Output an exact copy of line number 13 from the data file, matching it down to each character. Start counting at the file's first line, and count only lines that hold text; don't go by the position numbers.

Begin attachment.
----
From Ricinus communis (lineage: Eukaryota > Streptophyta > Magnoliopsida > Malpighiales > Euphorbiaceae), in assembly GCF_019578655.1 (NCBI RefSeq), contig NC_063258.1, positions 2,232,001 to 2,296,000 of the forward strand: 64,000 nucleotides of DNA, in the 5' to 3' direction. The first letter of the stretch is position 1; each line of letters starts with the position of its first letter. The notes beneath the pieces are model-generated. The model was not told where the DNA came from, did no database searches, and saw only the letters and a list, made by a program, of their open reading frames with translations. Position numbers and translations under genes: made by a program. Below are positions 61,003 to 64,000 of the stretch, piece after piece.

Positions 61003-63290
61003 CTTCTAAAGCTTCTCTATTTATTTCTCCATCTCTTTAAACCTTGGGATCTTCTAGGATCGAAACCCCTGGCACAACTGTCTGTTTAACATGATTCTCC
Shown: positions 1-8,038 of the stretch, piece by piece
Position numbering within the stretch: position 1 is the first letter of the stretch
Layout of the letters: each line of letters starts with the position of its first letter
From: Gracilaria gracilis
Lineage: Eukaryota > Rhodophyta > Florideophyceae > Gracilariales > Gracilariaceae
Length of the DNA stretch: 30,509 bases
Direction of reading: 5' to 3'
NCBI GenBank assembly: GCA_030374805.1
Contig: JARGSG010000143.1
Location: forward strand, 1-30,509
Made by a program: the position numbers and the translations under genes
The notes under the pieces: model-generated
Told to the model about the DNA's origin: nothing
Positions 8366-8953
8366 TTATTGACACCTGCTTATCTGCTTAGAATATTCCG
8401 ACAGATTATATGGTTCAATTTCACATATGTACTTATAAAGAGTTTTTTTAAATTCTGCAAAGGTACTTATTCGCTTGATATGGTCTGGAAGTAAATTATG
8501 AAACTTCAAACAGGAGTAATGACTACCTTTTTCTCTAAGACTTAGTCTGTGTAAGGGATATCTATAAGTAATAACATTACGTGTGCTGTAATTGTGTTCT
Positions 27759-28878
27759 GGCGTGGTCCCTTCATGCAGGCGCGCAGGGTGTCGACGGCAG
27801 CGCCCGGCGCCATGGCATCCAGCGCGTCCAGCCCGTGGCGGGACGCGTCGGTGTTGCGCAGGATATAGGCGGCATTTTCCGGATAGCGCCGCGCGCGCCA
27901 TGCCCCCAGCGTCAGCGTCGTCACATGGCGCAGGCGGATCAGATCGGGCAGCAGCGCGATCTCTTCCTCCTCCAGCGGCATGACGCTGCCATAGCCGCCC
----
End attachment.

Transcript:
Location: forward strand, 1-30,509